Dept. of Astrophysical Sciences - Princeton University
Microlensing pattern indicating the magnification of a distant “quasar” as a function of its position; produced by the light deflection of many stars in an intervening galaxy.
According to Einstein’s Theory of Gravity, a ray of light is attracted by a clump of matter. As a consequence of “gravitational lensing”, the light ray changes its direction from a straight line by a minute amount when it passes close to a cosmic object.
Stars and planets in our Milky Way or in other galaxies can thus act as “microlenses”: They focus the light of a background source in a very characteristic way. The main effect is a time-variable magnification of the background source due to relative motion.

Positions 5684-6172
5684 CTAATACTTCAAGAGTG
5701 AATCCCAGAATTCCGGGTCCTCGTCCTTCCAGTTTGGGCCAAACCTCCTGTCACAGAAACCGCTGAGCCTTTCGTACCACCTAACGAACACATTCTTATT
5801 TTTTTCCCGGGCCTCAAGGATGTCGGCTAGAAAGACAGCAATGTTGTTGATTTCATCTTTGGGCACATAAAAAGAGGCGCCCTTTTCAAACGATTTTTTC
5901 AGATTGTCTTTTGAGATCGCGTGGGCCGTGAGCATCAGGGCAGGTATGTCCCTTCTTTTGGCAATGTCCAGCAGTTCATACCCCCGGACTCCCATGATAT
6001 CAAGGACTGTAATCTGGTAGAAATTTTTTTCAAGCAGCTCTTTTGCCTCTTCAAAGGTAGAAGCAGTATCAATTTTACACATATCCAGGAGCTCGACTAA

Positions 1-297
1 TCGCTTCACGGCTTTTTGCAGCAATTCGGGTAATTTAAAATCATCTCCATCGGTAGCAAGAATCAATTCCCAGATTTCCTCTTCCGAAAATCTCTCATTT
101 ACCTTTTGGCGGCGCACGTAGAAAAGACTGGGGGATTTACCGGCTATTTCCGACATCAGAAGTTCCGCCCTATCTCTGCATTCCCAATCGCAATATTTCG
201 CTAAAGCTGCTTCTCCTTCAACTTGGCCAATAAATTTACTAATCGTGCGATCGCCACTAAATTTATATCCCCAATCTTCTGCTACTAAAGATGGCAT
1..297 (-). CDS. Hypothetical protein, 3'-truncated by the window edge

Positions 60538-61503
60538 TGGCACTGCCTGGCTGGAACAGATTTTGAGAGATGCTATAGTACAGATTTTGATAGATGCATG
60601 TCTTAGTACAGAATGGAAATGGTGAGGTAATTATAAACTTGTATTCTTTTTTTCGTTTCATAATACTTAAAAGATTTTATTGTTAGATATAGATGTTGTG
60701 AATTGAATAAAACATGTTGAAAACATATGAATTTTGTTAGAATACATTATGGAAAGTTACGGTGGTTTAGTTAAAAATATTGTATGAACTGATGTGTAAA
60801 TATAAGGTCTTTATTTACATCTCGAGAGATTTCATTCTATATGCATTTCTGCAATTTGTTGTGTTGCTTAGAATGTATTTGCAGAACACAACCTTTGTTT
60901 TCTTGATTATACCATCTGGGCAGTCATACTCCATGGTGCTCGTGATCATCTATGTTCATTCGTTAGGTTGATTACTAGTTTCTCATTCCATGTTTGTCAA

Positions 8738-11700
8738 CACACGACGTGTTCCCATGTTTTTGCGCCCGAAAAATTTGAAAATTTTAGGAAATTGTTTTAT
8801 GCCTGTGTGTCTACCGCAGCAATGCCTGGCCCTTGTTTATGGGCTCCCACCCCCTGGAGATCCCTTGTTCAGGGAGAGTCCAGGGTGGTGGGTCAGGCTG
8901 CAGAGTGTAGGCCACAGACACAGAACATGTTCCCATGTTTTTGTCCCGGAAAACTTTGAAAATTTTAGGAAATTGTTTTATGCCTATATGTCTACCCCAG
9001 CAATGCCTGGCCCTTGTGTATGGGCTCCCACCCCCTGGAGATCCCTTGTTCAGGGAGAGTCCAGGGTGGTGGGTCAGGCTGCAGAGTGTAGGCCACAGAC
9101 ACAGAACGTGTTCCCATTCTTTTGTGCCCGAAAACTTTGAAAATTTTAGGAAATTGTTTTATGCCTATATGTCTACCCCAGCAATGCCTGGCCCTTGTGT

In our research, we simulate the effects of light deflection by tracing light rays backward through a field of lensing objects and calculating their deflection.
The colors in the resulting two-dimensional maps in the “source plane” reflect the density of light rays; they indicate the magnification of the background source as a function of its position.
The sharp “caustic lines” are locations of very high magnification. When a background star moves across such a pattern, we can measure its variable brightness with our telescopes and deduce properties of dark matter or discover extrasolar planets.
(via Art of Science)